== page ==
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WTRL badge, designed by Mary Sargant Florence
Wikimedia Commons

The Women’s Tax Resistance League (WTRL) was from 1909 until 1918 a direct action group associated with the Women’s Freedom League, encouragong women to resist paying taxes as a protest against their disenfranchisment. It was one of a number of suffragette groups that split from the main Women’s Social and Political Union (WSPU) in 1909, over differences of opinion surrounding suffragette militancy.[1]

The league member and author Beatrice Harraden said in 1913 that:

The least any woman can do is to refuse to pay taxes, especially the tax on actually earned income. This is certainly the most logical phase of the fight for suffrage. It is a culmination of the Government’s injustice and stupidity to ask that we pay an income tax on income earned by brains, when they are refusing to consider us eligible to vote.[2]

The formation of such a league had been proposed by Dora Montefiore in 1897,[3] whose London home was besieged by bailiffs for six weeks in 1906 because of her refusal to pay her tax without representation,[4] but it was not formally established until 22 October 1909.[3] Members saw themselves in a tradition of British tax resistance that included John Hampden, one of the Five MembersFive members of parliament whom King Charles tried to have arrested in the House of Commons on 4 January 1642. of parliament whose attempted arrest by King Charles I in January 1642 sparked the First English Civil War. According to the historian Laura E. Nym Mayhall,

Tax resistance proved to be the longest-lived form of militancy, and the most difficult to prosecute. More than 220 women, mostly middle-class, participated in tax resistance between 1906 and 1918, some continuing to resist through the First World War, despite a general suspension of militancy.[5]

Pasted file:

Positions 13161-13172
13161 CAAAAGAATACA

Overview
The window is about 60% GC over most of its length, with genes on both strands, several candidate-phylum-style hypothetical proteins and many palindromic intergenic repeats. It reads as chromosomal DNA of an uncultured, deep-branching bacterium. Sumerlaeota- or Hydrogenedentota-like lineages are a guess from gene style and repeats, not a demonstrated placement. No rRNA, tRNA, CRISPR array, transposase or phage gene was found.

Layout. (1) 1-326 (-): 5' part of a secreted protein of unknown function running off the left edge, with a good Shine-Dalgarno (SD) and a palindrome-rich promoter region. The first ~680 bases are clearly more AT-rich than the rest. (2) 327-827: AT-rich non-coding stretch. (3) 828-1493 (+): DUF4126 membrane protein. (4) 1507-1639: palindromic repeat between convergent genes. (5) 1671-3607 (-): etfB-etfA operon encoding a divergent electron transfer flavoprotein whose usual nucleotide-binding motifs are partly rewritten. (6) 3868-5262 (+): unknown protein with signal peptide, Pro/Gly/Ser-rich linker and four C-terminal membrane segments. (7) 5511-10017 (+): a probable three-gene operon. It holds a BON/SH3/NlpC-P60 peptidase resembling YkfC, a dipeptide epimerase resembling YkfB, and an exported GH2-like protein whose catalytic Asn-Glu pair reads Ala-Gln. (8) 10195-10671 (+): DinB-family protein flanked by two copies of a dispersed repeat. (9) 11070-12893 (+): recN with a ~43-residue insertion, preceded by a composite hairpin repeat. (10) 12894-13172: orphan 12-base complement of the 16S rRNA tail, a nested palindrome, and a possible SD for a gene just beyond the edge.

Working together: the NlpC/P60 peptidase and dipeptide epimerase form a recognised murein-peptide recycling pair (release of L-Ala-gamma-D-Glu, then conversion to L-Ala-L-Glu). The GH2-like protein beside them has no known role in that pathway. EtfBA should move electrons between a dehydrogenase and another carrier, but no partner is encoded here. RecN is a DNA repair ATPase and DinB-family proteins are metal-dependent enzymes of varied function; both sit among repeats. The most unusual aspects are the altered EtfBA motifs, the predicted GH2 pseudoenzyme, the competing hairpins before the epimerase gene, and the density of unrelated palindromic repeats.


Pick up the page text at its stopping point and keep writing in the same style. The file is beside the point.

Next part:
The English doctor and philanthropist Elizabeth Wilks, a founder member and treasurer of the WTRL, refused to pay her tax in 1908. According to the law at the time, the joint income of a couple was added together and the husband paid the tax. But Elizabeth, who earned more than her husband, refused to tell him how much she had earned. As a married woman, she herself was not required to pay tax, which presented the authorities with a quandary. Her husband, Mark, said he was willing to pay whatever tax was required, but he had no idea how much that should be, there being no legal requirement for a wife to tell her husband about her income. The authorities illegally seized some of Elizabeth’s goods in 1910 in an attempt to levy the tax on her income, and then tried to claim the tax either from the Wilks or from Elizabeth’s husband alone. Mark was arrested for non-payment and held in Brixton prison, which sparked protest demonstrations in Trafalgar Square and Hyde Park, leading to his release two weeks later.[6]

It was not until 1972 that the law was changed to allow wives to have their earned income assessed separately for taxation purposes.[6]